I checked my e-mail for the first time in a few days, and in it I had a very nice invitation from one pseudonymous Jon Swift (who does have a great e-handle) to check out his list of 50 more conservative rock songs
. This blogger sent me this despite knowing that I mocked the previous list, and that I was sure to mock his list as well (patience, dear readers, I'll get to it!). I did, however, want to extend to Mr. Swift a thank you for his gracious invitation and to let him know that the mocking is nothing personal and meant in good humor. In fact, when I have a bit more time, I'll post a list of 50 "left-wing" country songs where I take selective quotes out of context and interpret them liberally for him to mock. It's all about trading traffic, right?
So let's get to the business of chuckling at someone else's expense, shall we?
According to Ann Althouse, "To be a great artist is inherently right wing. A great artist like Dylan or Picasso may have some superficial, naive, lefty things to say, but underneath, where it counts, there is a strong individual, taking responsibility for his place in the world and focusing on that."
I understand that conservatives like to claim a monopoly on things like being strong and taking responsibility - unless they are talking about those mean liberal judges who are thwarting the will of the people, or those nasty secularists who are busy still
persecuting the right-wing Christians who control all three branches of government.
You begin to wonder if there really is any such thing as a liberal rock song. I think a lot of liberal critics twist the meanings of some of the lyrics, pull words out of context or just willfully blind themselves to the real meaning of many rock songs.
I just blew milk out of my nose. Pot, meet kettle.
I'm going to assume that we're using the same criteria the NRO
used for their list, except interpreted more, ahem
1. Bobby McFerrin, "Don't Worry, Be Happy"
Has there ever been a more succinct summation of the philosophy of conservatism? I could listen to this song again and again and again and again.
If this is the most succinct summation of conservative philosophy available, I think we could all agree then that conservatism is the most vapid political ideology around. 2400+ dead American soldiers? Not my problem! Saddling our children with a crushing debt to finance our foreign misadventures? Hey, it's not my money! Failure to protect life, liberty, and property in NOLA? What, me worry?
2. Bruce Springsteen, "Born in the USA"
How could the National Review have missed this one? Ronald Reagan loved this patriotic song and used it during his campaign, which must have made Bruce Springsteen very proud. I love to sing the words aloud: "Something, something, something, etc./BORN IN THE USA!"
They probably missed it because it's an indictment of me-first Americanism. But, you'd have to listen to more than the words in the chorus to figure that one out. Incidentally, the Boss has asked several times that Republicans not use this song for their campaigns.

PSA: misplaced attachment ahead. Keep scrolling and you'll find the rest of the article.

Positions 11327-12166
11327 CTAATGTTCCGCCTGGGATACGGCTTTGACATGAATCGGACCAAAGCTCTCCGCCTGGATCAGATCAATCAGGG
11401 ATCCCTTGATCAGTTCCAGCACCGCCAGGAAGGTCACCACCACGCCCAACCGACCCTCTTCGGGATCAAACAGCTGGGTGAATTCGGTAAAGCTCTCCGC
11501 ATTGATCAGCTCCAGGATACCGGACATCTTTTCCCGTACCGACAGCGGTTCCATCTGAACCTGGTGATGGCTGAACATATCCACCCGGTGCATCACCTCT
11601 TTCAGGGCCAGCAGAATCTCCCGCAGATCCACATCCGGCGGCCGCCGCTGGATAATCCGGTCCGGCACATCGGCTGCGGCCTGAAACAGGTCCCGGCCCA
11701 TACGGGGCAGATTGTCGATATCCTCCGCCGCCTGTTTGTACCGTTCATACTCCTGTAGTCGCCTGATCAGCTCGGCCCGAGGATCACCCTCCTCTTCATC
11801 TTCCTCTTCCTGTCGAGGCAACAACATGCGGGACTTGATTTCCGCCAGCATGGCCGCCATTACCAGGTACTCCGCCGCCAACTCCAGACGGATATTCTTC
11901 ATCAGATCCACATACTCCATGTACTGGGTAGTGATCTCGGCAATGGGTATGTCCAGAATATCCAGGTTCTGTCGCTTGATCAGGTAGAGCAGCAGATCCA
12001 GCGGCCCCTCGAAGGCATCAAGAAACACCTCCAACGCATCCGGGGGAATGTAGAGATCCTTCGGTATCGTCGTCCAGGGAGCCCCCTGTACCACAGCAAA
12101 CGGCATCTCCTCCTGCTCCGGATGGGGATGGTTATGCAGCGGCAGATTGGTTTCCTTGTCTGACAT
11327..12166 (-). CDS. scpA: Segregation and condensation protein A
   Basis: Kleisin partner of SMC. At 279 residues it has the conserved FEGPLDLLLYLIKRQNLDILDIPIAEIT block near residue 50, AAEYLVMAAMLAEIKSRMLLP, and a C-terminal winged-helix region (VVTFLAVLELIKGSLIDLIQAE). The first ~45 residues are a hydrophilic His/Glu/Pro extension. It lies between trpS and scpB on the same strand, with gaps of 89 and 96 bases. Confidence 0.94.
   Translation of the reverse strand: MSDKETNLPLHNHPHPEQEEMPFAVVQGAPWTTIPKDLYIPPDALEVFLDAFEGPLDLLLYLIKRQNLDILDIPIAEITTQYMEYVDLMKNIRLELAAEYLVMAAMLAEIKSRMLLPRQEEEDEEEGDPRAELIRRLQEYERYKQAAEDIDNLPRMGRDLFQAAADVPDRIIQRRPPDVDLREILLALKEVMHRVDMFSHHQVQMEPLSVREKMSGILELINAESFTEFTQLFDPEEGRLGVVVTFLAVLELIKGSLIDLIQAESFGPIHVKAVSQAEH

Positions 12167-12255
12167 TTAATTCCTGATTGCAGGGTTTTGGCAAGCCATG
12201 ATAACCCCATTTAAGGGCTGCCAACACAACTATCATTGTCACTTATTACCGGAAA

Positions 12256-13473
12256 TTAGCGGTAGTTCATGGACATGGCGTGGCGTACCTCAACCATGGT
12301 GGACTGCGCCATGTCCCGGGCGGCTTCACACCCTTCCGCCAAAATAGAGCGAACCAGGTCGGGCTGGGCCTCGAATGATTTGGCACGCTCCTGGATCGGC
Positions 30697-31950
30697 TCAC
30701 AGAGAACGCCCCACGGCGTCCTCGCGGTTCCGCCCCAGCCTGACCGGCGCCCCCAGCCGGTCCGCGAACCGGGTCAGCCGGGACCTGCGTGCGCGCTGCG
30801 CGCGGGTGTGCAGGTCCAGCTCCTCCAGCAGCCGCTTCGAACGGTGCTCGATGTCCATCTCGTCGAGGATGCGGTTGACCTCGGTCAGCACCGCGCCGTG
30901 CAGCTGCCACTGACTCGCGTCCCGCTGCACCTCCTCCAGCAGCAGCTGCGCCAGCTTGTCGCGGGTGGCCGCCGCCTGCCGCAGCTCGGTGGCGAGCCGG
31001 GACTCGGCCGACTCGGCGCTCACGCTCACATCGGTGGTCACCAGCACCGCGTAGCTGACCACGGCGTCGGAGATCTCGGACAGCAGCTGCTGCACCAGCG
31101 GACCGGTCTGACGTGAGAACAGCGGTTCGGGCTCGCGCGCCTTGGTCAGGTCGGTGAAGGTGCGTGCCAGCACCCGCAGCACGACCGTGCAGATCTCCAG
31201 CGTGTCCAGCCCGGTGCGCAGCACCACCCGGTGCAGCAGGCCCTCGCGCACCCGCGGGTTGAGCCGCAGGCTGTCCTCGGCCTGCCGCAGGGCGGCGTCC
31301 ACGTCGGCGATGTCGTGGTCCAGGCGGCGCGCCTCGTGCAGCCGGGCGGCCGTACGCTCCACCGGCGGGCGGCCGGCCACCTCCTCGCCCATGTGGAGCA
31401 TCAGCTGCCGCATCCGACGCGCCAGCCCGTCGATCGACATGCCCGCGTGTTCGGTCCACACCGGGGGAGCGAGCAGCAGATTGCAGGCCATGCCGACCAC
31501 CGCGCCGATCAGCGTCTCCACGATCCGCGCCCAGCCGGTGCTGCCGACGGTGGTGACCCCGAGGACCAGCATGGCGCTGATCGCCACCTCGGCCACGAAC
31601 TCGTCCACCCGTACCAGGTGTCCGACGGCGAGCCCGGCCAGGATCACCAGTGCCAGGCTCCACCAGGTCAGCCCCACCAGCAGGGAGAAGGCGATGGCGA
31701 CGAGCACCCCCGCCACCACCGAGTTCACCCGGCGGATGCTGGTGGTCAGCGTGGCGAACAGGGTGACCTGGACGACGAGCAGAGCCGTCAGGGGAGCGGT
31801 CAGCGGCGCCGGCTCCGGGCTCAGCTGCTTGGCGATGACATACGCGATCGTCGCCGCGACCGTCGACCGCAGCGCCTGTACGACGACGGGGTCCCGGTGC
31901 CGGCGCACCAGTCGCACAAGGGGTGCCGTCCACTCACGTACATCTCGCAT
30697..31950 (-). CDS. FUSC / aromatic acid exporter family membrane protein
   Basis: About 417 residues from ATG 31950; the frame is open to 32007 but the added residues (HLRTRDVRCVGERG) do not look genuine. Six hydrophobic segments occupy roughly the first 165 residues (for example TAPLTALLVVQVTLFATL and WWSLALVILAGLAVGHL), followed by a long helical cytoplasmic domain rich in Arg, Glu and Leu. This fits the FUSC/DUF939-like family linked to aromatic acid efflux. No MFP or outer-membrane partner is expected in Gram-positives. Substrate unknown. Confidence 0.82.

10. Iggy Pop, "I'm a Conservative"
"When you're conservative you get a better break/You're always on the right side" This is so true.
This is the sort of thing that drives ms. wobs crazy - missing the obvious sarcasm.
11. Barry Sadler, "Ballad of the Green Berets"
"Fighting soldiers from the sky/Fearless men who jump and die/Men who mean just what they say/The brave men of the Green Beret." If it weren't unmanly to cry I'd be tearing up right about now.
I saw this advertised on an album of Country Classics. How this got thrown in the hopper as a rock song is anyone's guess, but I'll applaud Mr. Swift's, ahem
, liberal interpetation of what qualifies as a rock song.
12. Neil Young, "Let's Roll"
If he wrote more songs like this and stopped writing songs that dis Lynyrd Skynyrd and our President, I wouldn't have signed the petition to have him deported back to Canada.
First, conservatives have absolutely no
ownership over 9/11 - what happened on that day happened to everyone in the United States, regardless of political affiliation, national origin, etc. The people on Flight 93 of whom Neil Young wrote were not all Republicans. It's a tale of heroism and sacrifice that belongs to humanity, not one political party. Incidentally, seeing some conservatives (and I do not know whether Mr. Swift falls into this category, not having read beyond one post in his blog) appropriate this particular narrative of heroism while supporting a war in which they are unwilling to enlist themselves or their children to fight makes me a little nauseous.
Second, Neil Young didn't diss Skynyrd. It was quite the opposite. Young wrote "Southern Man," which Skynyrd responded to in "Sweet Home Alabama." Of course, Skynyrd didn't realize that Young was referring to old-fashioned Yankee Imperialism, not the denizens of the Southeast.
17. Beatles, "Happiness Is a Warm Gun"
There are so many great conservative Beatles songs. The National Review had two, "Taxman" and "Revolution," but I especially love this celebration of gun ownership. I'm sure that John Lennon would be a member of the NRA if he were alive today since he was a great believer in individual freedom.
There's that milk again. I may have to stop reading this list, otherwise I'm going to ruin AFT's property. I hope we're all enjoying the irony of John Lennon being an NRA member if he hadn't been gunned down
in front of the Dakota.
18. Byrds, "Turn, Turn, Turn"
All the lyrics come from the Bible, which is, of course, conservative.